Atmosphere plays an interesting role in tabletop gaming. In the case of tabletop RPGs setting the right atmosphere with lighting and music can be an important part of the experienced. With board games, things tend to be a bit harder for games which rely on creating an atmosphere, since you have to rely on people setting the correct sort of atmosphere for themselves. Escape the Dark Castle is an atmospheric adventure game from Themeborne about trying to escape from a dark castle, go figure.
Escape the Dark Castle has a lot in common with old fantasy choose-your-own-adventure books from the 80s, at least visually if not mechanically. You and up to 3 other players create a random deck of 17 cards total from a stack of 45 chapter cards, 1 start card and 1 of 3 different boss cards. Effectively what you do during this process is to create a castle filled with obstacles then have to try and get through the castle to escape.
The artwork is what gives Escape the Dark Castle such a choose-your-own-adventure vibe. Each card in the game is filled with art that looks like it came straight out of a Fighting Fantasy book circa 1985. Everything represented on the cards also adds to the attempt at creating a dour, depressing and generally just grim atmosphere. Each character has drawn faces and sunken eyes, when you come across another human in the castle they’re often-times covered in wrinkles and scars, and even the items look ancient and battle worn.
The fundamental gameplay of Escape the Dark Castle is mainly about surviving a series of random obstacles, instead of attempting to choose the correct path out of the situation, which is the main way in which the gameplay feels different from a choose-your-own-adventure book. You have no agency over where you go or which path you take, instead, it’s more about using your items in a timely fashion and making good decisions in combat to see your team through to the end.
In each round, or chapter, of the game one player is elected to pick up a card, basically entering a new room in the castle ahead of other players. That player often-times will suffer damage or some sort of effect, either positive or negative, and they may even have to initiate combat. Once you beat the 15 regular chapter cards you have to prepare yourself and face down the boss card to finish the adventure.
Each of the 6 playable characters has a specific die, each of which has different numbers of each symbol needed for the game. Basically what this means is that each character has different stats based around which of the three different attributes they’re strongest in. When you and your team are picking characters, it is wise to try and pick a balanced team with all of the different bases covered.
Because you’re forced to face the challenges in Escape the Dark Castle as they come, your own strategic choices are relegated to item use and how to react to combat. During combat, any number of players can rest while others take care of the combat. For each turn they’re resting a character recovers HP, so if someone is badly injured during one challenge they can let the rest of the party cover them while they heal up. Using this sort of relay tactic becomes especially necessary during the final boss which often features special combat rules which make the fight almost impossibly tough.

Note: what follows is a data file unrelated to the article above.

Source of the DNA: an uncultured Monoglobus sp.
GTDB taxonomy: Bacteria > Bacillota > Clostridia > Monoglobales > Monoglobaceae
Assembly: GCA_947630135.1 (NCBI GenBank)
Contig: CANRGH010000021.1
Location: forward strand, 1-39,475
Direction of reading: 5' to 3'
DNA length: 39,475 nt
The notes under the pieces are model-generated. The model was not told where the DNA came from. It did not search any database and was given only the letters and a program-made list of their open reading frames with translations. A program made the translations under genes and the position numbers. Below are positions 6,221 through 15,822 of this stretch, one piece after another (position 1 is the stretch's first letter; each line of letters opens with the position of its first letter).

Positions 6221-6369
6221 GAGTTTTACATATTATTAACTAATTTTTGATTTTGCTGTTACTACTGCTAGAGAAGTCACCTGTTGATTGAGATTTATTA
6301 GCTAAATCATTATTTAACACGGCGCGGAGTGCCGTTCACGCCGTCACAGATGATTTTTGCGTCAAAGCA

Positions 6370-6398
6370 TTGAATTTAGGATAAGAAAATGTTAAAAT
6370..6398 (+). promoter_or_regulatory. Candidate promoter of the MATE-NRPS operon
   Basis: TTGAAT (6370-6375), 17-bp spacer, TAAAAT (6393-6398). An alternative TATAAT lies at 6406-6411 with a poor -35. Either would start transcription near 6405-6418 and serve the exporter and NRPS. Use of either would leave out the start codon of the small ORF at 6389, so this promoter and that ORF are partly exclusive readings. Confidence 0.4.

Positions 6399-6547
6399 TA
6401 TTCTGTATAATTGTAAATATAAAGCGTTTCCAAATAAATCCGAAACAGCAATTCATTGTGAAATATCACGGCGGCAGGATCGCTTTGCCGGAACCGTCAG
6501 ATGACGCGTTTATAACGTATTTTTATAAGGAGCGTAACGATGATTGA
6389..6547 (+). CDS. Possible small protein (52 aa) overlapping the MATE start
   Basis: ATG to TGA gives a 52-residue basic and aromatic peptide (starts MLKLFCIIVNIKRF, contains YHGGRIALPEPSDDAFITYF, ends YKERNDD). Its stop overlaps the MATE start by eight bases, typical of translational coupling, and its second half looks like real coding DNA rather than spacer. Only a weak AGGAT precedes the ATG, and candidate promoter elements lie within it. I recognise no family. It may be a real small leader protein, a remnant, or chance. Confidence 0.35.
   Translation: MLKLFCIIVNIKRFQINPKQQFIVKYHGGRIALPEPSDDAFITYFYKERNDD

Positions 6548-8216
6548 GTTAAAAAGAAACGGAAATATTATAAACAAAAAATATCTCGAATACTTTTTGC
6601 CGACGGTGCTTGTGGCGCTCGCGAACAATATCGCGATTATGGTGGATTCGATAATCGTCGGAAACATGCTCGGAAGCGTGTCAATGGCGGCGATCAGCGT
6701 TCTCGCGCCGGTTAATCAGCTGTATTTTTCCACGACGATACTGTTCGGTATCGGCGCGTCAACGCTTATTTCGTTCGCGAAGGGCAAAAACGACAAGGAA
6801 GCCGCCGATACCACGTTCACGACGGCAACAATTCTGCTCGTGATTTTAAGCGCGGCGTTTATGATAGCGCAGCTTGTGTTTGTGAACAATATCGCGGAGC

Having said that the rules are very clear that this isn’t the sort of game which you will be able to beat every time you play it. In fact, the higher chance of failing really adds to the oppressive dark atmosphere that the game is trying to create. Honestly, completing the challenge isn’t the most part of the fun in the game. The most interesting factor is flipping over new chapter cards and dealing with different interesting story choices and obstacles.
The only problem with Escape the Dark Castle is that it does run out of steam pretty quickly. The problem with being a narrative game is that there are only 45 different chapters available, and because you can pick up and play the game in around 30 minutes, it doesn’t take long before you’ve seen everything that the game has to offer. That’s not to say that dealing with cards you’ve seen before can’t be fun, and of course, the randomized nature of the game does help a little with re-playability, but overall the stories aren’t all that interesting once you already know all of them.
The Bottom Line:
Escape the Dark Castle is a fun, dark adventure game that is so lightweight that it’d be the perfect game for newcomers to the medium. It can be learned quickly and set up in less than 2 minutes, making it also a perfect choice for those who are looking to fill up small gaps in a busy schedule with some gaming. There is also the huge amount of nostalgia the game generates for anyone who played a choose-your-own-adventure gamebook as a kid, which on its own will attract a certain type of player without fail. Despite any issues, it may have Escape the Dark Castle is great, dark, atmospheric and utterly enjoyable.
Get this game if:
You ever played a Fighting Fantasy game in your life.
You want a lightweight adventure game.
You love narrative games drenched in atmosphere.
You want a dark adventure for yourself or up to 3 other people in less than 30 minutes.
Avoid this game if:
You’re looking for 100s of hours of gameplay.
You don’t like a game which often will result in failure.
You don’t like games which rely heavily on luck as well as choice.
What do you think of Escape the Dark Castle? Have you ever played it or considered getting it? Let us know what you think in the comment section down below.
TechRaptor reviewed Escape the Dark Castle with a copy provided by Themeborne.